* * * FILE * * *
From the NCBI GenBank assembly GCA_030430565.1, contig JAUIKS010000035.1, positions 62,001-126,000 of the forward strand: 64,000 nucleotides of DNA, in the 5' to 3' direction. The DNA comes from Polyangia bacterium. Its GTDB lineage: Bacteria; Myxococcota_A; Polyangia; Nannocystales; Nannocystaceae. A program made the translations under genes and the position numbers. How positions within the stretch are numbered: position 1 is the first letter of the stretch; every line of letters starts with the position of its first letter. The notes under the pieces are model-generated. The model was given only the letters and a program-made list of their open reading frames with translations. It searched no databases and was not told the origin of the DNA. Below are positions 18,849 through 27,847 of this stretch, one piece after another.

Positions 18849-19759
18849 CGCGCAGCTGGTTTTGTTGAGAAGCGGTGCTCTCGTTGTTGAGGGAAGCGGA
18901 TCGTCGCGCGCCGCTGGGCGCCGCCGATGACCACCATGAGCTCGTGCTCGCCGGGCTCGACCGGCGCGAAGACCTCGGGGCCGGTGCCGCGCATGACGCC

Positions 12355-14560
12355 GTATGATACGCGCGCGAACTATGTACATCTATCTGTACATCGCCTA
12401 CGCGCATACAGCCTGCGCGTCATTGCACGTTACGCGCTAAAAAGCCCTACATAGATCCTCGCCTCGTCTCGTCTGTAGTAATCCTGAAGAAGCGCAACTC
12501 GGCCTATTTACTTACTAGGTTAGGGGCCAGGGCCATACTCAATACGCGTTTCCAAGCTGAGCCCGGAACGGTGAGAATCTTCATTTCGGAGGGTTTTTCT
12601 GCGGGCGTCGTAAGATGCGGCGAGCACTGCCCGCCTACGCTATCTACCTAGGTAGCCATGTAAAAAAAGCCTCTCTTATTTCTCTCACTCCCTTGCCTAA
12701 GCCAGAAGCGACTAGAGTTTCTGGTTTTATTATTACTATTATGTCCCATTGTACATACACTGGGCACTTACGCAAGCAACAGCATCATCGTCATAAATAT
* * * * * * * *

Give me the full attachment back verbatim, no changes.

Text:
From the NCBI GenBank assembly GCA_030430565.1, contig JAUIKS010000035.1, positions 62,001-126,000 of the forward strand: 64,000 nucleotides of DNA, in the 5' to 3' direction. The DNA comes from Polyangia bacterium. Its GTDB lineage: Bacteria; Myxococcota_A; Polyangia; Nannocystales; Nannocystaceae. A program made the translations under genes and the position numbers. How positions within the stretch are numbered: position 1 is the first letter of the stretch; every line of letters starts with the position of its first letter. The notes under the pieces are model-generated. The model was given only the letters and a program-made list of their open reading frames with translations. It searched no databases and was not told the origin of the DNA. Below are positions 18,849 through 27,847 of this stretch, one piece after another.

Positions 18849-19759
18849 CGCGCAGCTGGTTTTGTTGAGAAGCGGTGCTCTCGTTGTTGAGGGAAGCGGA
18901 TCGTCGCGCGCCGCTGGGCGCCGCCGATGACCACCATGAGCTCGTGCTCGCCGGGCTCGACCGGCGCGAAGACCTCGGGGCCGGTGCCGCGCATGACGCC

Positions 12355-14560
12355 GTATGATACGCGCGCGAACTATGTACATCTATCTGTACATCGCCTA
12401 CGCGCATACAGCCTGCGCGTCATTGCACGTTACGCGCTAAAAAGCCCTACATAGATCCTCGCCTCGTCTCGTCTGTAGTAATCCTGAAGAAGCGCAACTC
12501 GGCCTATTTACTTACTAGGTTAGGGGCCAGGGCCATACTCAATACGCGTTTCCAAGCTGAGCCCGGAACGGTGAGAATCTTCATTTCGGAGGGTTTTTCT
12601 GCGGGCGTCGTAAGATGCGGCGAGCACTGCCCGCCTACGCTATCTACCTAGGTAGCCATGTAAAAAAAGCCTCTCTTATTTCTCTCACTCCCTTGCCTAA
12701 GCCAGAAGCGACTAGAGTTTCTGGTTTTATTATTACTATTATGTCCCATTGTACATACACTGGGCACTTACGCAAGCAACAGCATCATCGTCATAAATAT